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Sigmund Freud and C.S. Lewis meet. Discuss

“If the whole universe had no meaning,” C.S. Lewis once wrote, “we should never have found out that it had no meaning.” Pithy observations like that — rooted in logical argument — have made the writer one Christian whom many agnostics and atheists accept and enjoy.

“Religion is comparable to a childhood neurosis,” Sigmund Freud once wrote. “Mankind will surmount this neurotic phase, just as so many children grow out of their similar neurosis.” A pithy observation like that is one reason many people are stimulated by Freud’s writing, even if they regard his psychology as dated, oversexualized nonsense.

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The timeless, rich and exquisitely crafted arguments made by these singular men — and the give and take between such opposing positions — infuse “Freud’s Last Session,” the hit Off-Broadway, two-character play by Mark St. Germain that opens Jan. 16 at the Eli and Edythe Broad Stage in Santa Monica. Judd Hirsch plays Freud and Tom Cavanagh is Lewis.

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“It really is point-counterpoint,” said Cavanagh. “It’s kind of a rarity to have belief explained to you by means of rational argument.”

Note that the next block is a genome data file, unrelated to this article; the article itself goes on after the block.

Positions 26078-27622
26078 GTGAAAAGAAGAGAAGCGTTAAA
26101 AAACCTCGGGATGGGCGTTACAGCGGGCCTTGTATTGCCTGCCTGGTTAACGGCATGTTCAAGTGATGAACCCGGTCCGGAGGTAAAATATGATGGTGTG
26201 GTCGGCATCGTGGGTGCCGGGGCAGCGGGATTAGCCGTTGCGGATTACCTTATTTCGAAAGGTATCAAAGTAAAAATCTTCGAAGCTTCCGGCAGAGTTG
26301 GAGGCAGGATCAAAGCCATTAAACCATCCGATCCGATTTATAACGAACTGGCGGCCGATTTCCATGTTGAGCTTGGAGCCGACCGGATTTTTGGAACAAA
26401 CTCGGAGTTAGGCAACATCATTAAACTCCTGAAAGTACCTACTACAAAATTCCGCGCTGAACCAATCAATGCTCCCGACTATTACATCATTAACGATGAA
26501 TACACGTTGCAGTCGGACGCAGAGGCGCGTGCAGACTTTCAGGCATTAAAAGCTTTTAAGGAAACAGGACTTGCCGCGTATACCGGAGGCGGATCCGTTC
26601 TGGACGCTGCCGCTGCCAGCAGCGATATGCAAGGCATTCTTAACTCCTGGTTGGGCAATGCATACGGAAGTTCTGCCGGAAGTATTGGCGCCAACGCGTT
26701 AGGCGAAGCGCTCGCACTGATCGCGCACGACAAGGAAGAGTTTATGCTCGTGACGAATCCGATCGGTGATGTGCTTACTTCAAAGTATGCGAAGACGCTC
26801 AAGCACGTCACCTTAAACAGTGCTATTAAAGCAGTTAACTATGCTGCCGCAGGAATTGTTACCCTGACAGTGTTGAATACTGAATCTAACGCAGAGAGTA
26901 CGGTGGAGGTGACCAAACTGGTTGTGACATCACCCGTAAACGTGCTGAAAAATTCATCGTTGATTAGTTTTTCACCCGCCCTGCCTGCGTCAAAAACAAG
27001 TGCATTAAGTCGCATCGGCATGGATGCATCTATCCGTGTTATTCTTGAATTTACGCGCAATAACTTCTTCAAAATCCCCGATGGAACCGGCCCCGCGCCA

A drama, of course, needs a setting and chronological context. Thus St. Germain imagined a fictional meeting between the men on the eve of Word War II. In the 90-minute, single-set play, Freud is living in London, having been forced to leave Austria as the Nazis gained power.

Concerned about his daughter, Anna, he’s also suffering from oral cancer, which would kill him in September 1939. In the play, Freud has decided to invite Lewis, a writer he admires and whose faith interests him intellectually, down from Oxford for a chat. The conversation is largely imagined but based on the men’s writings.

In 1939, Lewis was not the mature figure familiar from dramas like “Shadowlands” but a relatively recent convert to Christianity and a 40-ish Oxford don. His great works had yet to be written.

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Up to a point, the play is evenhanded, with both men unleashing their zingers on each other, for the pleasure of the audience.

Yet the biographical situations of the characters could not be more different. Lewis was approaching the prime of his career; Freud was approaching his demise. Whatever your intellectual certitude about how people behave in life, death remains an abyss. That unknown — getting closer and closer for Freud — creates the main tension in the drama.